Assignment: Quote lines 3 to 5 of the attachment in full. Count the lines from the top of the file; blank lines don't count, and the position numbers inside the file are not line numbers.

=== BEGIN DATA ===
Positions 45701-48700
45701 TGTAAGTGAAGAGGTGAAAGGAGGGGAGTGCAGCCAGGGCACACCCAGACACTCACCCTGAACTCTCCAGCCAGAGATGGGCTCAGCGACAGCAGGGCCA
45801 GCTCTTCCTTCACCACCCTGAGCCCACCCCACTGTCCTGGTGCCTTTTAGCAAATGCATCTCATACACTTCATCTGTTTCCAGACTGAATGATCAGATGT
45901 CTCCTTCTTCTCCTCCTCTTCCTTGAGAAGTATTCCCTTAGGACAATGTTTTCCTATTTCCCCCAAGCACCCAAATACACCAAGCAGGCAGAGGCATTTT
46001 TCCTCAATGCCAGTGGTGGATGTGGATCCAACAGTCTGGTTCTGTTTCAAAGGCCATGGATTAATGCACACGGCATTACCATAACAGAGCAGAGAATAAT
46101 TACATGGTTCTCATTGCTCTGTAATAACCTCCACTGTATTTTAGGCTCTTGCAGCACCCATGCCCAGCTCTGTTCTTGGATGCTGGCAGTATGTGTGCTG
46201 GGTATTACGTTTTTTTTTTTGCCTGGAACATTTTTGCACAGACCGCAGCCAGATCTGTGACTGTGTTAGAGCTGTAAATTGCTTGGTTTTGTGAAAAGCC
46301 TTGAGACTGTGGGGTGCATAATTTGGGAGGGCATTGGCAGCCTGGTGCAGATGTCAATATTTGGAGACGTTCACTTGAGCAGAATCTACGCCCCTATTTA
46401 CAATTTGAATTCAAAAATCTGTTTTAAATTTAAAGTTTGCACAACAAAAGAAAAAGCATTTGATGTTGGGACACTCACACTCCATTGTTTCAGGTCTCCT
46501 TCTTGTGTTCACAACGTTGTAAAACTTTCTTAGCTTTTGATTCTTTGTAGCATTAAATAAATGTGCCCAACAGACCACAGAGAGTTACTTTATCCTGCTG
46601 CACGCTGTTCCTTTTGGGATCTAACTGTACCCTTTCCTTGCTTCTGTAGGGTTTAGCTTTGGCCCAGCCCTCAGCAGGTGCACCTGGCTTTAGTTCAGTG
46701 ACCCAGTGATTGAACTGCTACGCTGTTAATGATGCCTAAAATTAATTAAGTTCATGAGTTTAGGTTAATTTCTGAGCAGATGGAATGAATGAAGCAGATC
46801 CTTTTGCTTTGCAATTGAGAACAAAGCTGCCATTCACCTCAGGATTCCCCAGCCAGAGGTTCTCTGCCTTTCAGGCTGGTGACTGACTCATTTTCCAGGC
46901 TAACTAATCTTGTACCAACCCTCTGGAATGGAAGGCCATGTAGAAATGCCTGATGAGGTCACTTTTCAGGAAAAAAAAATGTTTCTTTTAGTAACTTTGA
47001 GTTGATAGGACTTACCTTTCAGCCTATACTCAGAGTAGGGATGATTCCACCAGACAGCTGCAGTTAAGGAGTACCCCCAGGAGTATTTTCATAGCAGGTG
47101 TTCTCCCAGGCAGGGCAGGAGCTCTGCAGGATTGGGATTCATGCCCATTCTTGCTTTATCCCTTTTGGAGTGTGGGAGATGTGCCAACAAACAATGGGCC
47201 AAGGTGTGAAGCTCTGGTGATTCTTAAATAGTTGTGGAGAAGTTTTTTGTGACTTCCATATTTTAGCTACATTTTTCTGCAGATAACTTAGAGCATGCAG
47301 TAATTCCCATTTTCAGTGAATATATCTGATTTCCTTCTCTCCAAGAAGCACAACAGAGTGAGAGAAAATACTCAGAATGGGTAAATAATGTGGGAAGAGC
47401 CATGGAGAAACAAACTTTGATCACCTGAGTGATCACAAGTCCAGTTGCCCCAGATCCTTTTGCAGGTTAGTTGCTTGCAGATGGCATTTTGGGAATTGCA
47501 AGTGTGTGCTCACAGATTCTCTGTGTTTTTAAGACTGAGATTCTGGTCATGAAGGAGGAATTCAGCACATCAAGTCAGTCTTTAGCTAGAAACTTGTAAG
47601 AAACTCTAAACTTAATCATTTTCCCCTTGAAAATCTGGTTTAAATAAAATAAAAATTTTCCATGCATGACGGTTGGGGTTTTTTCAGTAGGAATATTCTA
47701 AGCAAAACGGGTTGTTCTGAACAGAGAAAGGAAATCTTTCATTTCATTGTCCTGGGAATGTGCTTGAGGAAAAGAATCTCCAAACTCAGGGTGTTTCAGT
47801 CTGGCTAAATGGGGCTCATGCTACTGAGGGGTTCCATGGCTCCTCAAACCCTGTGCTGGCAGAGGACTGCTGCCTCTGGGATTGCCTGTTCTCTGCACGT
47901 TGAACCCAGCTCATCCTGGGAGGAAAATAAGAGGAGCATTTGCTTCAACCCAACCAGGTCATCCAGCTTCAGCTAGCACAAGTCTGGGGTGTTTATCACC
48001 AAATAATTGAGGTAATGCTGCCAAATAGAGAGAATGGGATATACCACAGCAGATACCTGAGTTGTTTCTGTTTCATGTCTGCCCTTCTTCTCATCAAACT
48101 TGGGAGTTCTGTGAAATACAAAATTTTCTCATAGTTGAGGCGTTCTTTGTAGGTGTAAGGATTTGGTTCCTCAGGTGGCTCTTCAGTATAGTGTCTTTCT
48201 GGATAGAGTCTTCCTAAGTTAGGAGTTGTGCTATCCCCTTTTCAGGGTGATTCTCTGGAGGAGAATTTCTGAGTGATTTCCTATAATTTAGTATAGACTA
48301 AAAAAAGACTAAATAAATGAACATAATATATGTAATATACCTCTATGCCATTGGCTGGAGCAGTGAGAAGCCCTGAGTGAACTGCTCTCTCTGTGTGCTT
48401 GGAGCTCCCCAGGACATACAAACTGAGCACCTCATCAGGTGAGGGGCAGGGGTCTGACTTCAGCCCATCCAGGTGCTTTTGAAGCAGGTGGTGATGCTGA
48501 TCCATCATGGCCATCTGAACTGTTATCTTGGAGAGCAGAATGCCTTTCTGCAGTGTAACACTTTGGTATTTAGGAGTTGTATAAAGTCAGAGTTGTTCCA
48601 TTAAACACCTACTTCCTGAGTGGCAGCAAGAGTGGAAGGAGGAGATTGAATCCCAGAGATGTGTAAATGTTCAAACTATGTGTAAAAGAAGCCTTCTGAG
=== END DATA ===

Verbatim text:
45801 GCTCTTCCTTCACCACCCTGAGCCCACCCCACTGTCCTGGTGCCTTTTAGCAAATGCATCTCATACACTTCATCTGTTTCCAGACTGAATGATCAGATGT
45901 CTCCTTCTTCTCCTCCTCTTCCTTGAGAAGTATTCCCTTAGGACAATGTTTTCCTATTTCCCCCAAGCACCCAAATACACCAAGCAGGCAGAGGCATTTT
46001 TCCTCAATGCCAGTGGTGGATGTGGATCCAACAGTCTGGTTCTGTTTCAAAGGCCATGGATTAATGCACACGGCATTACCATAACAGAGCAGAGAATAAT